California exchange’s health insurance rates to increase 4% in 2015

California has disclosed the 2015 rates for coverage under its health insurance exchange.
(Allen J. Schaben / Los Angeles Times)

Heading into the second year of Obamacare healthcare coverage, California officials said more than 1.2 million consumers in the state-run insurance exchange can expect modest price increases of 4.2% on average next year.

Covered California on Thursday announced the results of its rate negotiations with Anthem Blue Cross, Kaiser Permanente and other major insurers, an important yardstick for President Obama’s Affordable Care Act.

“This is good news for Californians and an example of how Covered California and the Affordable Care Act are working to make health insurance affordable,” said Peter V. Lee, Covered California’s executive director.


Open enrollment for 2015 begins in November.

While many consumers will see a small bump in premiums, others may experience double-digit rate hikes depending on their age and where they live. Affordability is a crucial factor for future enrollment and renewals.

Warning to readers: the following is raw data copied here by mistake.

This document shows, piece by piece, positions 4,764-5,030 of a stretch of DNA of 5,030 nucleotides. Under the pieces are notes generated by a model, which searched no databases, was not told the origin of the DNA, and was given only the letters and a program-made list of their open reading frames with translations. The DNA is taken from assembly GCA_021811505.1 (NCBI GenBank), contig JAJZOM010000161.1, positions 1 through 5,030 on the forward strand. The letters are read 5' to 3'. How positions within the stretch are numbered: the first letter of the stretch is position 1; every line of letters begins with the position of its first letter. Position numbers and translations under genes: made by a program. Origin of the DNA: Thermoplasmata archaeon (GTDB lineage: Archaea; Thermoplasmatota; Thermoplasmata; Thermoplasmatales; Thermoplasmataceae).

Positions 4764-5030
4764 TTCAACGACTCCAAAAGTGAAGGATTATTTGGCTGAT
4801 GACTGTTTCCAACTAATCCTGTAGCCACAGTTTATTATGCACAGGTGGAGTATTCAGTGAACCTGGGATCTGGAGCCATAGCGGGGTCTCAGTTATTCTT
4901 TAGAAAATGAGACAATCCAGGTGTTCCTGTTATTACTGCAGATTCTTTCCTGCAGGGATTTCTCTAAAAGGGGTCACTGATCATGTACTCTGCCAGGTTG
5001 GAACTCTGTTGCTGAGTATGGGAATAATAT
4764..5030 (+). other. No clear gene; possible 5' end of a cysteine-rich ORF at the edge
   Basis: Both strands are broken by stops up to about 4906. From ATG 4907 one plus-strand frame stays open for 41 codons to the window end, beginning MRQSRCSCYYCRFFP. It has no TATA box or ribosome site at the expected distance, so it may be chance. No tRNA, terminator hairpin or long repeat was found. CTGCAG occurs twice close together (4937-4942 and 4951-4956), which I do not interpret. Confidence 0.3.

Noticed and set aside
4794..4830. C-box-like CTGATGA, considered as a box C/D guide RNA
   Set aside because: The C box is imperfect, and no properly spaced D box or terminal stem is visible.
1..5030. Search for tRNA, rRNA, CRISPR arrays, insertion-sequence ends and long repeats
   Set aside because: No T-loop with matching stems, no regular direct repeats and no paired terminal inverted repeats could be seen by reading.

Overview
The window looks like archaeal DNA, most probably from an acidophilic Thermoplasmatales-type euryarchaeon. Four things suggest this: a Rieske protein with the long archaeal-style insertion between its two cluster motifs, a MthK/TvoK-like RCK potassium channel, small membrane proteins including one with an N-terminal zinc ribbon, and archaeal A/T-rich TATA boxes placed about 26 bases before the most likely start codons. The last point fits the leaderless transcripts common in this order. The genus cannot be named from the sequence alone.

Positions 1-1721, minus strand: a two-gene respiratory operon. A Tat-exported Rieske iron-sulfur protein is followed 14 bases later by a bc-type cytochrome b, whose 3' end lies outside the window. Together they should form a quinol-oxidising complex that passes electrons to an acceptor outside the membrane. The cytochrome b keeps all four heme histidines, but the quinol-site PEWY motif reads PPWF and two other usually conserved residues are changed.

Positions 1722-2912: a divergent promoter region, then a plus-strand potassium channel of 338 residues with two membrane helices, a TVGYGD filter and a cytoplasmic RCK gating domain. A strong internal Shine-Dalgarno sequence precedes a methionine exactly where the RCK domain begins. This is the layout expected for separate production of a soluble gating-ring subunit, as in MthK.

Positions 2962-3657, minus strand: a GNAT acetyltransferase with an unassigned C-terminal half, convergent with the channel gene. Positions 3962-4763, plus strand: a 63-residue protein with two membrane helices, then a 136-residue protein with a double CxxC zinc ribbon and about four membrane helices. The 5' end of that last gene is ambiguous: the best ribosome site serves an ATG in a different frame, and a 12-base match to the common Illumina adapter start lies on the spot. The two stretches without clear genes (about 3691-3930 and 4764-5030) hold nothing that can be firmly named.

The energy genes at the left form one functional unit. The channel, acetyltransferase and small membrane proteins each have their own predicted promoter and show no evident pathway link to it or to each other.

What’s more, many consumers are likely to continue to vent about the narrow doctor networks and other restrictions they are often forced to accept in exchange for lower rates under Obamacare.

These tentative rates are still subject to review by state regulators.

“We have negotiated very good rates,” said Diana Dooley, chairwoman of the state-run exchange. “I think it means it’s working and there’s stability and predictability in the market.”

The percentage of Californians without health insurance has been cut in half since the exchange opened, from 22% a year ago to 11% by early June, according to a recent survey by the Commonwealth Fund, a New York healthcare foundation.

The federal health law has suffered some legal setbacks in recent weeks, but the news on rates has been encouraging thus far around the country.


A recent study of nine states found that insurers wanted to raise premiums by an average of 8% for individual health plans, according to consulting firm Avalere Health. Insurers are seeking double-digit rate increases in some states.

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